Wednesday, April 20, 2011

Athletic Endeavors and Parental Support

So it turns out I have athletic boys. I'm always surprised by this. I've been taking Riley to his track meets the last few weeks, at least partly because I was asked to take photos for the team, both group, buddy and running shots. And my camera, trusty friend that it always proves to be, has worked its usual magic and allowed me to relax a bit in this crowd of fit, active, involved parents, and take pictures and more or less be myself, despite my perpetually chunky state of physical being.
Be strong!
This is a difficult post to write. They say that kids push you out of your comfort zones and I know I've talked about all that before; it's still very true for me, especially with the boys' sports teams and the high degree of parental involvement expected. I've never been athletic, I am so obviously not a runner and never will be. And the stuff I'm talking about in this post usually gets viewed as too silly, too petty, too... trivial, at least between adults, to really get talked about. But.

I've been thinking about it all and decided to face it and be open about it: I have felt judged by my appearance and been found... fat...(gasp!)  by a few people. Nothing too overt, just slight avoidance, sidelong looks at my girth, things like that. The 'how did she let herself get that way' sort of looks. Which cause those thoughts that maybe it's all in my head, maybe I'm just paranoid, the 'did I just imagine that look there?' sort of things. You know, where either you end up wondering if that really was what you think it might have been or maybe you're just being oversensitive and insecure (which of course I am) or maybe you're just going crazy. That sort of subtle stuff that in the end really isn't that subtle. It ends up making a person feel unwelcome, excluded and judged, regardless of whether it was conscious and intended or not. I don't believe anybody in the group intended anything like this consciously, after all. We're all trained not to be cruel, not to make faces or gestures or say questionable things. Kids do them, because they're kids and haven't yet learned better, but even then they usually get corrected by parents quickly. I hang onto the belief that most adults don't mean to be judgmental and probably aren't even aware that they may be coming across that way.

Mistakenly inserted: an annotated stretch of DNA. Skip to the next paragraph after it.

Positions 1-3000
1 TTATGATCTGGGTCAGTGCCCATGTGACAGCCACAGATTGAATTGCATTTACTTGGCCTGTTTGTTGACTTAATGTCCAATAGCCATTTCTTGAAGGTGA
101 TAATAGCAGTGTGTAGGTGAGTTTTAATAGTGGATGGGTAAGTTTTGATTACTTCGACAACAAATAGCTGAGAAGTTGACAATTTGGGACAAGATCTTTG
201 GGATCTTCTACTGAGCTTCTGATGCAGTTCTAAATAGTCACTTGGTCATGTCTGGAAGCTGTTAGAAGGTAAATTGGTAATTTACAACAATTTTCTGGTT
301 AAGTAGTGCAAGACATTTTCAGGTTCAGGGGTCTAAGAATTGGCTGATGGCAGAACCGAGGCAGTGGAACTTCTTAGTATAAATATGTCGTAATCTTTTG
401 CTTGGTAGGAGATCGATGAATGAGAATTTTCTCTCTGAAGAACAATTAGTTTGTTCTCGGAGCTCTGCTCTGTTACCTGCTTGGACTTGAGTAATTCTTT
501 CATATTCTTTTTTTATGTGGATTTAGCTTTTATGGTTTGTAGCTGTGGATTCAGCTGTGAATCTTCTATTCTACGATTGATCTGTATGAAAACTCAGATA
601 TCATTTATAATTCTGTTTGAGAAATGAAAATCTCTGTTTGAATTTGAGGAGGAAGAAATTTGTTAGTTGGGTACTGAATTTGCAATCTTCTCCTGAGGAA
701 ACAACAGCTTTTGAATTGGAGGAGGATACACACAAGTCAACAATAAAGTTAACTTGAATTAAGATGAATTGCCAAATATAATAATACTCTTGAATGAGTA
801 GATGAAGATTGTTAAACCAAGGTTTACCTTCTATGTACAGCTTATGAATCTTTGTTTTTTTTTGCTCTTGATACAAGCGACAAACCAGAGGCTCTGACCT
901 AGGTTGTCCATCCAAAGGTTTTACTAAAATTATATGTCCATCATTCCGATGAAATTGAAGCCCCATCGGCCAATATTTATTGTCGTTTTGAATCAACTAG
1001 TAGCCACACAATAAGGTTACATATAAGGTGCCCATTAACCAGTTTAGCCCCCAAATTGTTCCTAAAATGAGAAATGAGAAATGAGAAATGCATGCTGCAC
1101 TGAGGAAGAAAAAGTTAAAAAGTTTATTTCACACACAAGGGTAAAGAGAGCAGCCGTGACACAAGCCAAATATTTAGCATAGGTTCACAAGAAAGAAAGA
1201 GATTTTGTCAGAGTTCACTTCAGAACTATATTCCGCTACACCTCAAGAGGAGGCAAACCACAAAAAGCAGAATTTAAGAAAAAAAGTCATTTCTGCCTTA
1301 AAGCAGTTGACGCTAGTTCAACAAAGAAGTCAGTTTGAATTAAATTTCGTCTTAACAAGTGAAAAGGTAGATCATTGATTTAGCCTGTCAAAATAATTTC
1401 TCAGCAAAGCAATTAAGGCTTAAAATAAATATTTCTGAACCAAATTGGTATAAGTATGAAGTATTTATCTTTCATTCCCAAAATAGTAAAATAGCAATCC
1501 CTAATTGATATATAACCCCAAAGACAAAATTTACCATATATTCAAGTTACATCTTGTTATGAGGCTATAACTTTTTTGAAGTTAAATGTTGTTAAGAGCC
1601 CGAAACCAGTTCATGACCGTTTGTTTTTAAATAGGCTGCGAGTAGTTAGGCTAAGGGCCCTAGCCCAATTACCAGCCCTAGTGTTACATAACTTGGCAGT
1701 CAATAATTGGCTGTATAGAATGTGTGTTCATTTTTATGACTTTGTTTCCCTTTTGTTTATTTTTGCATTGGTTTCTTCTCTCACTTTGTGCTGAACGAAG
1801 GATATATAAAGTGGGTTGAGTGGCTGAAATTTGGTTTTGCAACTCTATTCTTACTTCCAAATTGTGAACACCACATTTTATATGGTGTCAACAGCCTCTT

Possibly I'm over-sensitized, or maybe I just haven't been hanging around in situations where everyone around me is fit and athletic and has been all of their lives; it makes me feel even fatter by comparison. I keep telling myself they can't know what sort of history I have, they don't know all of my various physical ailments over the years. It all helps remind me to watch how I'm thinking of others and to watch for judgmental crap in my own head. You never know what someone else's story is until you give them a chance to actually tell you.
Running the 400 meter